Knight's Templar Seven centuries ago, The Knight's Templar became one of the most influential, largest and strongest religious military orders in Britain and the myths surrounding this legendary group of men continue today. They were a group of white knights established to protect Christian pilgrims on route to the Holy Land during King Richard I's Crusades. The Templar was the first ever group of knights to take monastic vows, becoming the world's only "Warrior Monks". Feared as soldiers, respected for their charity, sought out for their wealth, this huge group of knights that grew from a collection of only nine men, bravely fought alongside King Richard the Lion Hearted and after the Crusades, returned to Europe and, through lending money to the monarchy, invented banking as we know it today. However, in 1307, King Philip felt threatened by the Templar's power and used its secret meetings and rituals to his own advantage and moved in on the knights. He wanted to use the knights' money to fund an attack on Britain's King Edward I. So, on 13th October, he sneaked into one of the Templar's meetings and arrested on the grounds of heresy. The knights were taken away and tortured so that as a result, ridiculous confessions of spitting on the cross, homosexuality, sodomy and worshipping of the Baphomet (an idol) were made. Philip successfully rid the knights of their wealth and respectability and urged fellow Christian leaders to do the same. On March 14th 1314 the last Grand Master of The Knight's Templar, Jacques de Molay was burned at the stake. As he burned, de Molay is said to have cursed King Philip IV and Pope Clement, asking them to join him within a year. Clement died a month later and King Philip seven months later. The imprint of a face on the Turin Shroud, said to be that of Jesus Christ, is also believed to be that of de Molay by many people. Another spooky myth surrounding the Templar is that of the Necromantic Skull of Sidon. The skull and cross-bones has long been associated with the Templar and the Masons. The knights of the Templar were monastic and therefore, involvement with women as forbidden, as stated in the Templar Rule of Order. The legend of the Skull of Sidon claims that one knights had a relationship with a woman who died; he dug up her corpse and consummated their relationship. A voice told him that night to return to the grave in nine months. The knight did so and found a skull and cross-bones inside. He was told it was "giver of all good things", so he took the bones away with him and defeated his enemies merely by showing them the magic head. Further myths surrounding the Templar were that the knights practised black magic, found Switzerland and were in possession of the Holy Grail, all proving exactly how popular and respected the Knights of the Templar were. Today, the Knights of the Templar still exist. There are many Orders of Templarism around; some claiming to be in direct lineage of the original group, others simply paying homage to it. But officially, the Templar ceased to exist on 22nd March 1314 when Pope Clement V issued the Papal Bull, dissolving the Templar forever.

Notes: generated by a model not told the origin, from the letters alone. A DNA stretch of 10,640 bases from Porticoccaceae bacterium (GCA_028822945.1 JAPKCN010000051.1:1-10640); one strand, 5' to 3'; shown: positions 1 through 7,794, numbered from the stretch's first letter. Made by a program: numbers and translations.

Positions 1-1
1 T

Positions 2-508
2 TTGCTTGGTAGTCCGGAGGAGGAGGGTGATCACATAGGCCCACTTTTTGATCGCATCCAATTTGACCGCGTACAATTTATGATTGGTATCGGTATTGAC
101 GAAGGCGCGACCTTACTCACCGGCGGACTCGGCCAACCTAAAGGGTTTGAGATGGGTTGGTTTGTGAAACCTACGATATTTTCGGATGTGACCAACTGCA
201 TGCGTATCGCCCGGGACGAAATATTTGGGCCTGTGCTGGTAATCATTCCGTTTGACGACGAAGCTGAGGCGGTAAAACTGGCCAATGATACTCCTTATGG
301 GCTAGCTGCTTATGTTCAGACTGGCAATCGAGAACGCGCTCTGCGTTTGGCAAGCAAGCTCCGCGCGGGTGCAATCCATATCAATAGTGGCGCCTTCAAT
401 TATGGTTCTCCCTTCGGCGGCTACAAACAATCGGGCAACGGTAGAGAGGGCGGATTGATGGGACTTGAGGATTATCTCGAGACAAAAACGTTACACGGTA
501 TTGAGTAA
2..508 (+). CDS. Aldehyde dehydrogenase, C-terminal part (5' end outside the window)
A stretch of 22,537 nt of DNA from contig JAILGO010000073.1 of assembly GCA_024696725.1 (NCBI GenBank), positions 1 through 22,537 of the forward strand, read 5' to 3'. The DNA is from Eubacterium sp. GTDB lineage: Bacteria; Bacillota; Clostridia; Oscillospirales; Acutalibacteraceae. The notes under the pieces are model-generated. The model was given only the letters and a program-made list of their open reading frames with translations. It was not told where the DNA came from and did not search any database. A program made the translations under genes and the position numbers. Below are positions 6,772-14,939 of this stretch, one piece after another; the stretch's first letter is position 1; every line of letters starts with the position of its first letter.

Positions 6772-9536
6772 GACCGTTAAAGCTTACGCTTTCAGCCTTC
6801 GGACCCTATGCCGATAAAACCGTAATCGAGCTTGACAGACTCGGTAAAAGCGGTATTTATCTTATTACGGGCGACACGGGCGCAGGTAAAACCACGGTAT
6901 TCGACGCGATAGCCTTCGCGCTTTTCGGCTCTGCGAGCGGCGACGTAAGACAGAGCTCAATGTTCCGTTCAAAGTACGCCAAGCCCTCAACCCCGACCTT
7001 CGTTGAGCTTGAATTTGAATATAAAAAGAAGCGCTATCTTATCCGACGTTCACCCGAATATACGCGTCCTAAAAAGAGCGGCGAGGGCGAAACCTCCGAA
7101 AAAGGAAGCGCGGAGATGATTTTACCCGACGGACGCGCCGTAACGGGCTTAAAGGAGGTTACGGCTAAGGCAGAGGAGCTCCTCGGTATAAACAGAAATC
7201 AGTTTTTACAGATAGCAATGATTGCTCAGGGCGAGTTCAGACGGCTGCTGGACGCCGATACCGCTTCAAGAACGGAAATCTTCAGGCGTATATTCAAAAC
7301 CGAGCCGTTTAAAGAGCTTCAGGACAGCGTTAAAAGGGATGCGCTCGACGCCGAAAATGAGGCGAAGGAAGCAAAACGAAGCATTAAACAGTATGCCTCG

BACK TO HOMEPAGE